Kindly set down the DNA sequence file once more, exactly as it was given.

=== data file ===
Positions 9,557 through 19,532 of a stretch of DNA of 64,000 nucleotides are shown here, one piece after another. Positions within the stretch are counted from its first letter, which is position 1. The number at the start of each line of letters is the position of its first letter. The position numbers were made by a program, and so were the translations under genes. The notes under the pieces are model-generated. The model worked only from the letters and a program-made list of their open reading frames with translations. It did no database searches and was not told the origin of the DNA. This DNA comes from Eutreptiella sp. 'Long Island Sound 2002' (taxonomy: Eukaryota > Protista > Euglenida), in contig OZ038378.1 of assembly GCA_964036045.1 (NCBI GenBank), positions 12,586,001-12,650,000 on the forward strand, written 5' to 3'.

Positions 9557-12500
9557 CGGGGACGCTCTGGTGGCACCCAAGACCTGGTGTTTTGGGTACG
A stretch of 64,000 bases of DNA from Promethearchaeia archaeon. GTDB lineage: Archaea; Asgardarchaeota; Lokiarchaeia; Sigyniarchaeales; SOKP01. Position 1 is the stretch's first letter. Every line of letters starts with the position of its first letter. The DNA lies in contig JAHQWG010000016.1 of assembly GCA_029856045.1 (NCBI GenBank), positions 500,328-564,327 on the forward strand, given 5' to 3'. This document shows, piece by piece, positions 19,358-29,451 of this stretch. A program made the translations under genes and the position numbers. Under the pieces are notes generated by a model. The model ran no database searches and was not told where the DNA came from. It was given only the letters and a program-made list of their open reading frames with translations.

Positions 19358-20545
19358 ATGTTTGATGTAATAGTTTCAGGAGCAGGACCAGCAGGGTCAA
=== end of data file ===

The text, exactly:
Positions 9,557 through 19,532 of a stretch of DNA of 64,000 nucleotides are shown here, one piece after another. Positions within the stretch are counted from its first letter, which is position 1. The number at the start of each line of letters is the position of its first letter. The position numbers were made by a program, and so were the translations under genes. The notes under the pieces are model-generated. The model worked only from the letters and a program-made list of their open reading frames with translations. It did no database searches and was not told the origin of the DNA. This DNA comes from Eutreptiella sp. 'Long Island Sound 2002' (taxonomy: Eukaryota > Protista > Euglenida), in contig OZ038378.1 of assembly GCA_964036045.1 (NCBI GenBank), positions 12,586,001-12,650,000 on the forward strand, written 5' to 3'.

Positions 9557-12500
9557 CGGGGACGCTCTGGTGGCACCCAAGACCTGGTGTTTTGGGTACG
A stretch of 64,000 bases of DNA from Promethearchaeia archaeon. GTDB lineage: Archaea; Asgardarchaeota; Lokiarchaeia; Sigyniarchaeales; SOKP01. Position 1 is the stretch's first letter. Every line of letters starts with the position of its first letter. The DNA lies in contig JAHQWG010000016.1 of assembly GCA_029856045.1 (NCBI GenBank), positions 500,328-564,327 on the forward strand, given 5' to 3'. This document shows, piece by piece, positions 19,358-29,451 of this stretch. A program made the translations under genes and the position numbers. Under the pieces are notes generated by a model. The model ran no database searches and was not told where the DNA came from. It was given only the letters and a program-made list of their open reading frames with translations.

Positions 19358-20545
19358 ATGTTTGATGTAATAGTTTCAGGAGCAGGACCAGCAGGGTCAA